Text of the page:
Frequently Asked Question: Patches | Top Rated Supplier of Firearm Reloading Equipment, Supplies, and Tools - Colt

Frequently Asked Question: Patches

Here is a question that comes in frequently from customers to the Sinclair International Technical Center:

I have the right size jag and patch! Why doesn’t it fit down the bore?

What most people are taught is to center punch the patch and run it down the bore of a dirty rifle .This can sometimes result in a bent or stuck cleaning rod in your rifle because of the bore being restricted from the powder fouling (carbon) and copper left in the bore. Some shooters try to remedy this by utilizing a smaller patch; this is not the best solution because the patch may not make full contact with the inside of the barrel. This is especially true if you use the same size patch to dry out your bore. An alternate solution is to use two different size patches – a smaller one for wetting the bore down at the start and then a larger patch for pushing out debris loosened by your brush and to dry the bore. This would mean spending extra money on more patches! While we would appreciate that from a business concern, you really need not spend the money for extra patch sizes.

When the patch is too tight, stab the patch slightly off center
When the patch is too tight, stab the patch slightly off center

The solution to the problem is quite simple. Using the correct size patch, position your jag so the point is positioned about ½ to ¾ of the distance from the center of the patch out towards any of the outside corners or on a round patch towards any edge. By positioning the patch in this manner, the patch doesn’t overlap as much on the jag and it goes through the bore snugly, but not so tight that all the solvent is squeezed off the patch as it enters the bore. The purpose of the first couple of wet patches is to thoroughly wet the bore with solvent and push out any easily loosened debris. Then the cleaning solution along with the mechanical action of the wet brush that will follow will loosen the hard stuff. Don’t worry about the jag making contact with your bore because even though the whole jag is not covered with patch there will be enough of the patch around the jag to center the jag and hold it off the rifling. Even if it did contact it would not cause any harm because the brass jag is much softer material than the barrel steel. As you clean the barrel, alternating between brushing and patching to remove the loosened material you should start moving the jag back towards the center of the patch in a few steps until you are back in the center of the patch. With the jag back in the center of the patch, the patch will be making uniform contact with the bore as it follows the rifling. As we wet patch after brushing we look for either a blue stripe (copper) or a black stripe (carbon/powder) on the patch. If we see either we know the barrel isn’t completely clean and we clean some more. If there is just a faint bluish hue to the patch it is probably the solvent just pulling some copper out of the jag.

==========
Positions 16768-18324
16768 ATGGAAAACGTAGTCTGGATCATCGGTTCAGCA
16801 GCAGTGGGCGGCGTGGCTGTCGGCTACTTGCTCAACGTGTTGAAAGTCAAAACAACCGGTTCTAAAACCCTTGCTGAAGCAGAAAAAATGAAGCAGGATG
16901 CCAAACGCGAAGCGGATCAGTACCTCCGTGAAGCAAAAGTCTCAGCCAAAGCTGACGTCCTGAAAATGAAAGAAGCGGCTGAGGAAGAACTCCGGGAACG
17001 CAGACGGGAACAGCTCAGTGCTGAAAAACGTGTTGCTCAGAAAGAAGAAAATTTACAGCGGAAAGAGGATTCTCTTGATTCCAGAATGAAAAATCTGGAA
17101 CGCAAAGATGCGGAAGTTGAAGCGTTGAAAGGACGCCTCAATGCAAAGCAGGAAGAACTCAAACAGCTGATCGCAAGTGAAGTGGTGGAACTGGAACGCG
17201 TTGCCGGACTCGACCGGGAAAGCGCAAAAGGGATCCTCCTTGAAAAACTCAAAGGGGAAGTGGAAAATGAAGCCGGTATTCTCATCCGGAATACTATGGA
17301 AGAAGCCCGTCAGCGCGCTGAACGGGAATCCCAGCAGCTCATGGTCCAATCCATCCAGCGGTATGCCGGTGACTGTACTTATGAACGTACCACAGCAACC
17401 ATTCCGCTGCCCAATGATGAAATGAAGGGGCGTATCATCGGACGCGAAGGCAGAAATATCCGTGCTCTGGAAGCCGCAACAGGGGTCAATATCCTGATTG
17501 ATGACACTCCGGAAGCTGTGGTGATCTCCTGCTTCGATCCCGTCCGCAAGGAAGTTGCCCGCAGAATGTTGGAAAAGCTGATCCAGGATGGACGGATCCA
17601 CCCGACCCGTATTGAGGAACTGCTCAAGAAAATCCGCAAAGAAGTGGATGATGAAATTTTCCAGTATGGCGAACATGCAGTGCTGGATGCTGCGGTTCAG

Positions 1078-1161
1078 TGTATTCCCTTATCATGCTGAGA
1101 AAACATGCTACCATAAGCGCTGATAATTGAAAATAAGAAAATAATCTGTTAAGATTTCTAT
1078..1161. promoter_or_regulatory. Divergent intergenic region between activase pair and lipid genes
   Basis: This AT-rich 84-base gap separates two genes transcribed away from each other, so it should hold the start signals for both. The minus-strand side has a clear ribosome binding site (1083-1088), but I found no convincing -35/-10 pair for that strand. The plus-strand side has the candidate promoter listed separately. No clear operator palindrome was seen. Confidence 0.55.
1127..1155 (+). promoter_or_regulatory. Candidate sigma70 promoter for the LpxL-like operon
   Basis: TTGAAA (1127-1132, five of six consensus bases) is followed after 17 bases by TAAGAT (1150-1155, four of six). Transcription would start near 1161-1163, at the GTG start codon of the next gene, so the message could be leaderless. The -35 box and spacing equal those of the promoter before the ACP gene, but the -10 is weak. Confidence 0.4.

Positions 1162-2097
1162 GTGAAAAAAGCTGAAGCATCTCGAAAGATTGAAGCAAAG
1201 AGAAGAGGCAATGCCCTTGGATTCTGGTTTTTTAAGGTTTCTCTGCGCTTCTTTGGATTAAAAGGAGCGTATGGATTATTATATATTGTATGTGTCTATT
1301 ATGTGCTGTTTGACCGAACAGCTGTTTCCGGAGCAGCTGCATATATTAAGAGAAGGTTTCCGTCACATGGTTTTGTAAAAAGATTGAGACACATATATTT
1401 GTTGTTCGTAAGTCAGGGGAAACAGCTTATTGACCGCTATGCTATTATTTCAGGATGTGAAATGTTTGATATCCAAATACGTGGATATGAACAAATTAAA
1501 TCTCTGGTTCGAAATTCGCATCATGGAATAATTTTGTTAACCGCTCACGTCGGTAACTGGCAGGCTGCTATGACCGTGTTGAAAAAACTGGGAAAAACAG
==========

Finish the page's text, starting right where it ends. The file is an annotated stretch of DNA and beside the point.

We included our patch selection chart below that may help you with selecting the right size patch to begin with.

 

Catalog # SIZE CALIBER
#CP-34 3/4” Square 17 through 22 caliber Rimfire
#CP-1000 1” Square 20-22 Rimfire
#CP-1100 1” Square 20-22 Rimfire
#CP-118 1-1/8” Square 22 caliber Centerfire
#CP-10118 1-1/8” Square 22 caliber Centerfire
#CP-1200 1-1/4” Square 22 caliber to 6mm
#CP-1300 1-1/4” Square 22 caliber to 6mm
#CP-1400 1-1/4” Round 22 caliber to 6mm
#CP-1500 1-1/4” Round 22 caliber to 6mm
#CP-138 1-3/8” Square Oversize 22 caliber to 6mm
#CP-10138 1-3/8” Square Oversize 22 caliber to 6mm
#CP-1600 1-1/2” Round 6mm-6.5mm caliber
#CP-134 1-3/4” Square 6mm through 30 caliber
#CP-10134 1-3/4” Square 6mm through 30 caliber
#CP-2 2” Round 30 through 38 caliber
#CP-2000 2” Round 30 through 38 caliber
#CP-1700 2” Square 30-35 caliber
#CP-214 2-1/4” Square 38 through 45 caliber
#CP-3 3” Square Shot-gun & 50 caliber
#CP-3000 3” Square Shot-gun & 50 caliber

 

This is just our look at a regular question that we get on our tech line. Cleaning is one of those subjects that there are more opinions on than there are grains of sand on a beach. Please feel free to share your thoughts on this subject on the Sinclair International blog with your fellow shooters!

Phil Hoham

Sinclair Technical Staff